what he was trying to transmit to us in his song: (Devarim
32, 2: "My doctrine shall drop as the rain, My speech
shall distill as the dew, tizal kattal imrati).
The Shla focuses on Devarim
32, 9: "ki helek Hashem amo, for the portion of Hashem
is his people," for this clearly shows that Moshe
understood the unity of creation to the end (ad tumam
There is, of course, the simple
explanation of this phrase which means that Hashem reserved
Israel for himself and not for others, but there is also
another explanation noted by the commentators: Israel
(and every member of the nation) is a part of Hashem in
the fullest sense of the word.
Moshe says in the name of
Israel and in the name of Hashem: we are one entity. The
Shla opens his commentary on this parasha by citing Sanhedrin
90a: "kol yisrael yesh lahem helek leolam habba,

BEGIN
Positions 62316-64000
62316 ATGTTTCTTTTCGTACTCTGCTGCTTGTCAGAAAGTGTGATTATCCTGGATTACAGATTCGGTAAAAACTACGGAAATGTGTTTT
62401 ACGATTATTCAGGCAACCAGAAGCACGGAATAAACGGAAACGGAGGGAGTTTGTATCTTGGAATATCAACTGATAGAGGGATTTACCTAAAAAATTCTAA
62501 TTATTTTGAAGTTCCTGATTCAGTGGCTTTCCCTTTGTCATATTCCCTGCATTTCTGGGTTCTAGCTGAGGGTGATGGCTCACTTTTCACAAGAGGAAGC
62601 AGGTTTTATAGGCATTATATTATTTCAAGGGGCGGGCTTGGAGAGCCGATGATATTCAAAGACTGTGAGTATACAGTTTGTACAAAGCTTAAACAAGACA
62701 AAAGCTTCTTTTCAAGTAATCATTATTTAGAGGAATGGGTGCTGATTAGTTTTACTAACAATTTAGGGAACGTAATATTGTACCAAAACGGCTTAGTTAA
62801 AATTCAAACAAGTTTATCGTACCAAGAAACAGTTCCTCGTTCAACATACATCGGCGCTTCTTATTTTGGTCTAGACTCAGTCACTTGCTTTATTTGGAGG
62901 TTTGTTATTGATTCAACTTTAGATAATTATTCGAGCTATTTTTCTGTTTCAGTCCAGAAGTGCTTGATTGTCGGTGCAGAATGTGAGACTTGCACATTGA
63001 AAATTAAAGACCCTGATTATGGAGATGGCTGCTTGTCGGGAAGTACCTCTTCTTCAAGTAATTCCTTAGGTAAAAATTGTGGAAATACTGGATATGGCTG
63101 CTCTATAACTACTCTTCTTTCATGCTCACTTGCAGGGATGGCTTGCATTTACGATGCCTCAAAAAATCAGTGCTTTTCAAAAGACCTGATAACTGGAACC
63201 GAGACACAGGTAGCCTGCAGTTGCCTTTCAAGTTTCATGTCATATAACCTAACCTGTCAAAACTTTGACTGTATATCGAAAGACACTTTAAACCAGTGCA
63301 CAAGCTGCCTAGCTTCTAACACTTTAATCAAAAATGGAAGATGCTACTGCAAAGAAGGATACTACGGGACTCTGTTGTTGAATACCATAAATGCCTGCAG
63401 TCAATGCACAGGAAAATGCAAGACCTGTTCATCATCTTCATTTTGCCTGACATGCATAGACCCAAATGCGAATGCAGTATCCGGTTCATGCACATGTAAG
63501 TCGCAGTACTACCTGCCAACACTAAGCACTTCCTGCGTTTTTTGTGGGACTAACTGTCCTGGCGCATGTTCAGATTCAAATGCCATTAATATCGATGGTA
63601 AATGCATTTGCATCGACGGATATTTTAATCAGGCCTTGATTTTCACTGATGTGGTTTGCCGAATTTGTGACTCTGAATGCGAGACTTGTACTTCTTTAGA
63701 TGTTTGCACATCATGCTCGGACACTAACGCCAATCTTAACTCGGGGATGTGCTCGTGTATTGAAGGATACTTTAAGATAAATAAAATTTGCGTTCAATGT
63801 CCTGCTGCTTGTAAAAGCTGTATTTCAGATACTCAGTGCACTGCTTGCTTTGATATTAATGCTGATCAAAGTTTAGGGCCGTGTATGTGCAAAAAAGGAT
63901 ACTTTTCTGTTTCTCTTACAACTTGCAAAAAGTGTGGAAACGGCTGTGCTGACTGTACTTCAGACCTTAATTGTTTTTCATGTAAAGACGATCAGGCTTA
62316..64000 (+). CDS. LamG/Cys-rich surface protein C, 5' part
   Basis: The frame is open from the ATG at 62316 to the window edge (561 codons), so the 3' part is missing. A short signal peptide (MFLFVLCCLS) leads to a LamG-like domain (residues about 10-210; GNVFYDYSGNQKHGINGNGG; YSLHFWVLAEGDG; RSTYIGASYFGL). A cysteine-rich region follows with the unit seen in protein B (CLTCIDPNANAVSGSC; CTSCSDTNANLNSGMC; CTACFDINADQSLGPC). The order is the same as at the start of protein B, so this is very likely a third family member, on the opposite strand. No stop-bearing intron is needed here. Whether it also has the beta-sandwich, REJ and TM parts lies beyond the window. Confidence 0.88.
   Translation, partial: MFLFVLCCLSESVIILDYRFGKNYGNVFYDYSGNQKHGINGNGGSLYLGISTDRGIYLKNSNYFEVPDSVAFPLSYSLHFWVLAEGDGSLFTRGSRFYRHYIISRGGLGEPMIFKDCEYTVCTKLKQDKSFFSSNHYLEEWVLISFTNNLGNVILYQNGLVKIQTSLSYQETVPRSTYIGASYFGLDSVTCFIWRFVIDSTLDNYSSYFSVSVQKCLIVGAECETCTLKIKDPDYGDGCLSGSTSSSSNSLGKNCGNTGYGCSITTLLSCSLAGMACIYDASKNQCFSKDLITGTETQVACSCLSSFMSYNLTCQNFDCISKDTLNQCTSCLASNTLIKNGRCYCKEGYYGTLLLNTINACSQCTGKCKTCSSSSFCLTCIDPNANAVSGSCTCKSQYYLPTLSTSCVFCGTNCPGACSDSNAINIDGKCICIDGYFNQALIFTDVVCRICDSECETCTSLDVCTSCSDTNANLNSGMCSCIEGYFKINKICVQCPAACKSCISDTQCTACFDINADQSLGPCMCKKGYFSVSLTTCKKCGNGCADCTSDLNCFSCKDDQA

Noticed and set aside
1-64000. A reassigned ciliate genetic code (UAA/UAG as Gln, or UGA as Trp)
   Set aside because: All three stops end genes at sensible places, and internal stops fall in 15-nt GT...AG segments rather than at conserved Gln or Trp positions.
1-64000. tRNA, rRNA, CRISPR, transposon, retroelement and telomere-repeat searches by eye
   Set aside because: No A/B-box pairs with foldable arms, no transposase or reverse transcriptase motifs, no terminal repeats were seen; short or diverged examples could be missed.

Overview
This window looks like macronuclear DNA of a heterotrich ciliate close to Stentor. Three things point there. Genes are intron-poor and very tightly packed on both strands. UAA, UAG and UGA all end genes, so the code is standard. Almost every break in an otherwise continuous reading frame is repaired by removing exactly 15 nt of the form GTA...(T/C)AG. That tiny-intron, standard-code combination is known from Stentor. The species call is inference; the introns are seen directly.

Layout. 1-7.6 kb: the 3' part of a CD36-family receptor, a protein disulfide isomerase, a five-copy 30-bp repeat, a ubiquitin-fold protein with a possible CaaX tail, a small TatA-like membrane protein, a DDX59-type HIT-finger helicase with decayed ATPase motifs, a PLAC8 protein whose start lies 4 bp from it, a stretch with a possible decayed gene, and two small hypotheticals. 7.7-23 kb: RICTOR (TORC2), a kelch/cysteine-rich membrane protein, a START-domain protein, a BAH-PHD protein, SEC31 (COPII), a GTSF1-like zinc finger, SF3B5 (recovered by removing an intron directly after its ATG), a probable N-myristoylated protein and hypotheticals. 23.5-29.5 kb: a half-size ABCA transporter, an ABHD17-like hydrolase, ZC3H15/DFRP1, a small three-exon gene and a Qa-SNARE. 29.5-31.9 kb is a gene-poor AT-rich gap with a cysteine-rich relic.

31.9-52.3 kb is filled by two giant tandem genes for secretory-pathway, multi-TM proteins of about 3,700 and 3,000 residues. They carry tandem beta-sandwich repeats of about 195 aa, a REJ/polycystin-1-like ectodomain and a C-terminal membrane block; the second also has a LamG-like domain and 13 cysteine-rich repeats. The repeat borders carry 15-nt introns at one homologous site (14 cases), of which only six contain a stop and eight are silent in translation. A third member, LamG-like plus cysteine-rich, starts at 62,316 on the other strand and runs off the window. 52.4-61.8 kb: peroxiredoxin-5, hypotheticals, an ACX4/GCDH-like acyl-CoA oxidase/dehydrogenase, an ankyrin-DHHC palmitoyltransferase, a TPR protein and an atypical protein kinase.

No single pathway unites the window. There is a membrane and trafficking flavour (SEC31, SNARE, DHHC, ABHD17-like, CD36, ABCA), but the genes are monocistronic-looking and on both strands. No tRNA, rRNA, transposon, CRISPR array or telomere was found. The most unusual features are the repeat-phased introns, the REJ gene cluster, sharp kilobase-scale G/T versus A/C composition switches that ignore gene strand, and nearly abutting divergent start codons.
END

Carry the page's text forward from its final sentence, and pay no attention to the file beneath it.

all Israel has a part in the world to come."
Listen to the resonance of
- while still not knowing their full meaning,
- we know that, from hence on, we have the same unique
- we also have the same source,
- and we are united like the different parts of water
in Miriam's well, like drops in the same torrent, like
particles in the same light, and like the same love that
unites two people.
- And, in this, we are part of this world which will one
day be entirely good.
Many commentaries stress this
quality, that we are a part of Hashem and that we form
1. Commenting on Psalm 84, ashrei yosheve veitekha, commentators
such as the Hida note that it is not written beveiteka
"blessed are they that dwell in thy house" but
veitekha "blessed are the dwellers of your house
and who are your house." We are His sanctuary, His
house and not just "in" his house, as is written
asu li mikdash veshakhaneti vetokham "make me a sanctuary
that I may dwell in them."